AUBURN, Ala. (AP) -Auburn quarterback Brandon Cox played like an aging veteran down the stretch last season, gimpy legs and all.
Kansas State's Josh Freeman, meanwhile, performed like exactly what he was: A talented freshman thrust into the starting job before he was really ready.
The two passers are at different stages in their careers, but both are trying to rebound from inconsistent, occasionally woeful seasons entering Saturday night's season opener for both teams.
The 18th-ranked Tigers are depending heavily on their oldest player to turn things around now that he's recovered from injuries to both knees.
``I know if I was healthy, I'd have had a better season last year,'' the fifth-year senior said. ``There's part of me that just wants to go out there and prove that I can play at a higher level when I'm healthy.''
He certainly has the experience. Cox is 19-5 as a starter and turns 24 in October - meaning he's not only Auburn's oldest player but is older than 18 quarterbacks currently on NFL rosters.
Freeman also figures to play at a higher level. He showed impressive flashes of potential in eight starts and fared well in a couple of big games, especially for a youngster. But he also had lapses - three interceptions against Kansas, a 63-yard performance against Missouri. Both were losses.
Cox had some uncharacteristically poor performances, too. He didn't throw for 300 yards in his final three games combined last season, throwing just three touchdown passes down the stretch and getting picked off four times in a loss to Georgia.
His coach is expecting a stronger finish to Cox's career.
``I've always in my career watched these fifth-year senior quarterbacks, and never does it fail to see these guys come in and play well,'' coach Tommy Tuberville said.
He need only point to Jason Campbell, who went from an inconsistent performer to an NFL first-rounder in his final season when Auburn went 13-0 three years ago. In fact, the Tigers have averaged 9.7 wins in their previous 10 seasons with a senior starter returning at quarterback.
Plus, Cox ranks second behind Campbell in career passing efficiency at Auburn despite the disappointing junior season.
Freeman is a youngster with a JaMarcus Russell-like physique who led the Wildcats to a win over Texas with a veteran-like performance last season. But the 6-foot-6, 255-pounder had some numbers more typical for a freshman quarterback, too: Namely a whopping 15 interceptions against just six touchdowns.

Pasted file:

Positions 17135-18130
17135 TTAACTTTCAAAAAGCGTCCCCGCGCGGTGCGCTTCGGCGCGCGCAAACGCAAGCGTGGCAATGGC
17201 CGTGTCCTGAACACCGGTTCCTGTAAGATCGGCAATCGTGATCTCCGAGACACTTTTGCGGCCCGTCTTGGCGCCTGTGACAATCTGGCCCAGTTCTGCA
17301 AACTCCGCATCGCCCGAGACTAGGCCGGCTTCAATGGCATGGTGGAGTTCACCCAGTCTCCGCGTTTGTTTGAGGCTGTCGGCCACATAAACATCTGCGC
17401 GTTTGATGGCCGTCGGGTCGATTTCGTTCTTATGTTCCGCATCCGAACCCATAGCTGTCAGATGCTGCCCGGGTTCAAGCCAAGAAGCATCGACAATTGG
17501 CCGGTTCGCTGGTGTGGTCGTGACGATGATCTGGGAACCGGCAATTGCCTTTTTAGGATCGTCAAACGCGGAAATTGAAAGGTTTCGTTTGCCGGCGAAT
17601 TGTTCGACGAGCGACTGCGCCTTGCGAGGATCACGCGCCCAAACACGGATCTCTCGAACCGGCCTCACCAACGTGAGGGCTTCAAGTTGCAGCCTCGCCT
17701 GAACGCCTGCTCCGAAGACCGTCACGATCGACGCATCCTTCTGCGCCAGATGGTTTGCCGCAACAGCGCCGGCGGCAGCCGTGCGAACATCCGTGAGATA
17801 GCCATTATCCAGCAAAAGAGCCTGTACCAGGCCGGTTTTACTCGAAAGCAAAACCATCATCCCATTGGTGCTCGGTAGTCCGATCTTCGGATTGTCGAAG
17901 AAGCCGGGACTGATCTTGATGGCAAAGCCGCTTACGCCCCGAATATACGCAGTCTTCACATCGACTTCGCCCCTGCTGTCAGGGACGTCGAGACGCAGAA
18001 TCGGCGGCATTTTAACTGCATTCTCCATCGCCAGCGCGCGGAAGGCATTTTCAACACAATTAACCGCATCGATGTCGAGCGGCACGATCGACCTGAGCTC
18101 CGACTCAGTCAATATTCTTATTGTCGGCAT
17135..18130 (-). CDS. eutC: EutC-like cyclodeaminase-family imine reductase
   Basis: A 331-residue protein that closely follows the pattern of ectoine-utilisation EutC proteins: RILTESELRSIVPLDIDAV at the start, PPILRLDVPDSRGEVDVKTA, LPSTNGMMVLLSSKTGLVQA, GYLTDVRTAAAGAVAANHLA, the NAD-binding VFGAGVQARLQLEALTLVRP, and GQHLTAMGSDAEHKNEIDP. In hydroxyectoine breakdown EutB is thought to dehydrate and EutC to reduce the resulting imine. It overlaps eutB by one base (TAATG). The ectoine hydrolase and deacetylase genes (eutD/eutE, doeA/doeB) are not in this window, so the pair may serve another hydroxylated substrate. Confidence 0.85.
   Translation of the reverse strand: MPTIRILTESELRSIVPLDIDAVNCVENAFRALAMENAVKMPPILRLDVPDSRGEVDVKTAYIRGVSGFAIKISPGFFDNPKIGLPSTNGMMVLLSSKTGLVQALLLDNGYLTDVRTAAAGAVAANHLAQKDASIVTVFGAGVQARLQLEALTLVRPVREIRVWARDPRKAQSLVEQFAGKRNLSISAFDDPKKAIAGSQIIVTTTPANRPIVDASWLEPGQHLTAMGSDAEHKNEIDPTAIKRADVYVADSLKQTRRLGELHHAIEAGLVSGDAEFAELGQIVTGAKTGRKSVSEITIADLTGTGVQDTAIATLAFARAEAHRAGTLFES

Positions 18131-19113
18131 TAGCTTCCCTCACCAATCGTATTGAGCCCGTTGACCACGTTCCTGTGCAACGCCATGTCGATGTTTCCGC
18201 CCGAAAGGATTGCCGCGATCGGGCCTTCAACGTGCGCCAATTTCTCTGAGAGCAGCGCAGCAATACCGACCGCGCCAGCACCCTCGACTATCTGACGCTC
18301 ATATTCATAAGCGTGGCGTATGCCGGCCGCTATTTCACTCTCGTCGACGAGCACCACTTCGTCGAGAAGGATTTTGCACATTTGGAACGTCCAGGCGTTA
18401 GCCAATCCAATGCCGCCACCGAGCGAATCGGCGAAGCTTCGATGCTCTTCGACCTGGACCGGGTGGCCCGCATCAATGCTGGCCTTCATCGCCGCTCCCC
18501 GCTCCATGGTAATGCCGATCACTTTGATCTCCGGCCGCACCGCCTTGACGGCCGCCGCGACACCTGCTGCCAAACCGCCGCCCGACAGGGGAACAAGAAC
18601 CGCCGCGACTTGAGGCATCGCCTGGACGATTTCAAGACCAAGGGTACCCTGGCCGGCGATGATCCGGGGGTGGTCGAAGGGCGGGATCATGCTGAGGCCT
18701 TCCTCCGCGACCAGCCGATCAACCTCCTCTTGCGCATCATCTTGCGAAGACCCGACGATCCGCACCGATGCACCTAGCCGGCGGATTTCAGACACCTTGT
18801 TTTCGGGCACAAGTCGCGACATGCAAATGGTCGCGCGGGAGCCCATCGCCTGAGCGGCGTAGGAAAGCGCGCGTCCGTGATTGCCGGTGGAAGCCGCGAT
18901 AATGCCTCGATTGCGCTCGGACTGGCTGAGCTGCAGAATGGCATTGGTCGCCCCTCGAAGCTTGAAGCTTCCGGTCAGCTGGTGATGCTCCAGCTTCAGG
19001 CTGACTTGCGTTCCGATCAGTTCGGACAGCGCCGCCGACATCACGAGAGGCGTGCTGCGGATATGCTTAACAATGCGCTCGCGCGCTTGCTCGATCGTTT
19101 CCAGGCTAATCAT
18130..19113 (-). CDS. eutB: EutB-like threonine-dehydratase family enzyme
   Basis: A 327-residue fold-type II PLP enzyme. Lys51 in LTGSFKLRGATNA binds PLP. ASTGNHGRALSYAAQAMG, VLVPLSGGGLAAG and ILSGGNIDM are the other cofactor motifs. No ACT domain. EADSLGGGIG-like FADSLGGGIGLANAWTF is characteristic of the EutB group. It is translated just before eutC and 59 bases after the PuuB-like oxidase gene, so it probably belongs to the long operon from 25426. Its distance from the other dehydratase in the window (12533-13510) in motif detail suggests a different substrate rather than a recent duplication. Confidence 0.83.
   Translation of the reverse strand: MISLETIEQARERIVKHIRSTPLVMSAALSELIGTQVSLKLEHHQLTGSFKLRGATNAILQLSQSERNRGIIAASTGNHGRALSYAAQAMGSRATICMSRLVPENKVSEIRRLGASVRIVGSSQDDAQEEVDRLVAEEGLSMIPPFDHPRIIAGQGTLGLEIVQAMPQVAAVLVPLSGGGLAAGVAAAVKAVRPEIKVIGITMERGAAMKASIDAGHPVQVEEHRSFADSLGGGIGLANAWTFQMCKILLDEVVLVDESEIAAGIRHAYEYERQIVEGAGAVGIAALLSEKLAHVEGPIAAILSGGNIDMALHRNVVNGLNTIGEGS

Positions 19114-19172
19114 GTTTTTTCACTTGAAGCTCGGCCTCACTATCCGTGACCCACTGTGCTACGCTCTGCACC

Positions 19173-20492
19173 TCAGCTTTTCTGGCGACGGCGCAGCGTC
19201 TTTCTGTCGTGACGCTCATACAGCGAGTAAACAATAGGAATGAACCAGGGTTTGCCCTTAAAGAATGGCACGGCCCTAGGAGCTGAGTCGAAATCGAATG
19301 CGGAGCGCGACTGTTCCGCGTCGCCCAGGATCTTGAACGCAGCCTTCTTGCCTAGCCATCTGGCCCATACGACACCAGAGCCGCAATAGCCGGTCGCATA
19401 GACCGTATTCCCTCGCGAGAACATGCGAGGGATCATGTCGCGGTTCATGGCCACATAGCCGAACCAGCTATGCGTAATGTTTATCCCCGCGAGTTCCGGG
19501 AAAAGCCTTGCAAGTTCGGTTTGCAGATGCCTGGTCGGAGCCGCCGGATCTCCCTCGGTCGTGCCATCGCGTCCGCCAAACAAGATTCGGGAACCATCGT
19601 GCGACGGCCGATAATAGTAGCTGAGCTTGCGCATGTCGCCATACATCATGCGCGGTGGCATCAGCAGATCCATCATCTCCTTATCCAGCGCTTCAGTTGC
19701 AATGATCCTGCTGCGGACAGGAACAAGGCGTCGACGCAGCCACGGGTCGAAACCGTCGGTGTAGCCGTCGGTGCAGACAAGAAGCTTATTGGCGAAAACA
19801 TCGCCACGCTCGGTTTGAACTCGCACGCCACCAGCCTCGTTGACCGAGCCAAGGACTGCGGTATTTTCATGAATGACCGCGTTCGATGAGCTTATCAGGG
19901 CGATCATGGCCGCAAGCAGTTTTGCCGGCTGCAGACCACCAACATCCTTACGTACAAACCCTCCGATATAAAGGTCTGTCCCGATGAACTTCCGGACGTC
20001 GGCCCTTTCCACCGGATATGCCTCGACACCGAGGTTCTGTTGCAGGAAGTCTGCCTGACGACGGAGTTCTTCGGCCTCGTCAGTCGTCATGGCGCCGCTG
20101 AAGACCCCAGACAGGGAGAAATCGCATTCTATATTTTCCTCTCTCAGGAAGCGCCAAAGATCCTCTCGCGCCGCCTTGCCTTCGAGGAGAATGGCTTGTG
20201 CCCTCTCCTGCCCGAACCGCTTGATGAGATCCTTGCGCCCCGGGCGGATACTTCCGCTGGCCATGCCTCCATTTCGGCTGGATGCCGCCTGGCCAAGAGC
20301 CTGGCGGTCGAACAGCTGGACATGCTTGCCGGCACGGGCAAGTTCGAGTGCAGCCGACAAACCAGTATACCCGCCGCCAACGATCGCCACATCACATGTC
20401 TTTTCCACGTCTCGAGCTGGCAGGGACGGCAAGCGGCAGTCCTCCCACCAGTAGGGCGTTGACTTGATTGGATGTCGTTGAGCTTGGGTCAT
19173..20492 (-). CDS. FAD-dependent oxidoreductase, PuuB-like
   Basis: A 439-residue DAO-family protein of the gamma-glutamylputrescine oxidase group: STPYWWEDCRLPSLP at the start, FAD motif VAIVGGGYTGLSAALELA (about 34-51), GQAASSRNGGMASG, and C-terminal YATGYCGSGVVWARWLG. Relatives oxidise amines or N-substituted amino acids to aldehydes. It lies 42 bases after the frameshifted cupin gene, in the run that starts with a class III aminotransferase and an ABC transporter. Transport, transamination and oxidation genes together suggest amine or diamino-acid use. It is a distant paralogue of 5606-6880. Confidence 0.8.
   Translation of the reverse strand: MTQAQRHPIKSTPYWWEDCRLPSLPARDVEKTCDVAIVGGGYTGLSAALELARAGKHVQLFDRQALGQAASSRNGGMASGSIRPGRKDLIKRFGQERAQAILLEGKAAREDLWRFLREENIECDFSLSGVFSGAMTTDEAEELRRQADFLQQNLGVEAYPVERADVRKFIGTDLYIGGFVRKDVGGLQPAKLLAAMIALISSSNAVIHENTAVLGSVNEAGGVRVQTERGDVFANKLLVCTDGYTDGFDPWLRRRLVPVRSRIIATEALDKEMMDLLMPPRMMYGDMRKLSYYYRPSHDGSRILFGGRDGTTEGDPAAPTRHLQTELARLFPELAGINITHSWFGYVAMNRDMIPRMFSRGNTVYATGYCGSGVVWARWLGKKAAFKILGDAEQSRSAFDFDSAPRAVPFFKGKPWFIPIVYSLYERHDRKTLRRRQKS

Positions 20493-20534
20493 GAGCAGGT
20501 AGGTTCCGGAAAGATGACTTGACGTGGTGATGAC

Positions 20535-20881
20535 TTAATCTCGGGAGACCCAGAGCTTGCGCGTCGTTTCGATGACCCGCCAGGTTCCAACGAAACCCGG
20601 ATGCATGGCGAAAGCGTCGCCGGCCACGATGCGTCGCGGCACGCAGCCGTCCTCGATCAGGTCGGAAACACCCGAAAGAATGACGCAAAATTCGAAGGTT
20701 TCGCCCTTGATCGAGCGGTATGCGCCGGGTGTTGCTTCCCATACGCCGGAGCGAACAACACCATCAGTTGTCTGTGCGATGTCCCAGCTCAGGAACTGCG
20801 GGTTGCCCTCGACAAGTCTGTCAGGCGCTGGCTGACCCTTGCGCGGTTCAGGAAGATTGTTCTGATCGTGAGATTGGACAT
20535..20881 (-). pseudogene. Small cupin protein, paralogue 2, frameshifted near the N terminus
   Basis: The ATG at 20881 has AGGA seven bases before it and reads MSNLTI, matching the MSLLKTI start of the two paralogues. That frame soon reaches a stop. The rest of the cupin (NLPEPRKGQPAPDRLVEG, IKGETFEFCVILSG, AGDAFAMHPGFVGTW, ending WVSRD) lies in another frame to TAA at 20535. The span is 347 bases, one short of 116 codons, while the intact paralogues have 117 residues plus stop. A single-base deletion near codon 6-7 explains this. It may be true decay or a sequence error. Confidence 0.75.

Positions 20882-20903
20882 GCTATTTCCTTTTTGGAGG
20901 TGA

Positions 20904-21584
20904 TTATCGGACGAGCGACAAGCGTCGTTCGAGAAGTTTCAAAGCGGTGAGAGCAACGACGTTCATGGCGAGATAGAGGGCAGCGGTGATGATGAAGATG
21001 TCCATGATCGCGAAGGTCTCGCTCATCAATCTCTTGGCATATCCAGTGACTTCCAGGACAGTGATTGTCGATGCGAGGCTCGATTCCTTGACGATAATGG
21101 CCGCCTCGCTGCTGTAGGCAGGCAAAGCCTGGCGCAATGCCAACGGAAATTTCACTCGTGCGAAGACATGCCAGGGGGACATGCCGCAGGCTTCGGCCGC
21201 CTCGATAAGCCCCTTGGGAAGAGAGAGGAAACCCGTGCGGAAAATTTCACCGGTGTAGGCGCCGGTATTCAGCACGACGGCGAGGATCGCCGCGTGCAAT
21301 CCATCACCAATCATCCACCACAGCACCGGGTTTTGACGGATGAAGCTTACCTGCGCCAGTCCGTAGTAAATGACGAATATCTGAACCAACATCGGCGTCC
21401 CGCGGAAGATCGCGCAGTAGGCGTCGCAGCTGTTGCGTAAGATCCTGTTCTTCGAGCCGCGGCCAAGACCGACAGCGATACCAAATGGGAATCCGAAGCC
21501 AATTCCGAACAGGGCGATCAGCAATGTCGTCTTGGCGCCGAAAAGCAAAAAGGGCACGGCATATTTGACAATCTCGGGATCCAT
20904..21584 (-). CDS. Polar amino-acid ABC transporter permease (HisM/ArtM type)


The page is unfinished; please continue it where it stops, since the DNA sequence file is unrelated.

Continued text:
Despite his youth, Freeman's steady play in wins over Oklahoma State and the Longhorns last season gives the Wildcats confidence when he leads them into Jordan-Hare Stadium.
``I think the first thing that everybody can see is that in big games he's very poised and emotionally neutral,'' coach Ron Prince said. ``I don't mean that he doesn't care, he expects to do well. What we've seen is that in games like an Oklahoma State or a Texas game, is that he has an ability both with his arm and his legs to do real well in the game.''
But Auburn defensive end Quentin Groves noticed something else in watching film of Freeman's better games and how opposing teams defended him.
``The thing I saw was, they let him get comfortable in the pocket,'' said Groves, one of the Southeastern Conference's top pass rushers. ``They let him get back there and just pat the ball, and we can't do that if we're going to have success against them. If you watch teams like Nebraska - all the teams they lost to - they hit them before they got hit. If you do that, you should be OK.''
Freeman didn't throw a touchdown pass in his four losing starts.
But Kansas State receiver Jordy Nelson said the sophomore has progressed with the added seasoning.
``He's developed as a whole quarterback, from confidence level to the knowledge of the playbook to knowing his reads,'' Nelson said. ``If the first read isn't there he's been able to move on, maybe even to the last one. He's been able to develop as a full quarterback. I think by the time he's done here, he'll be one of the best.''

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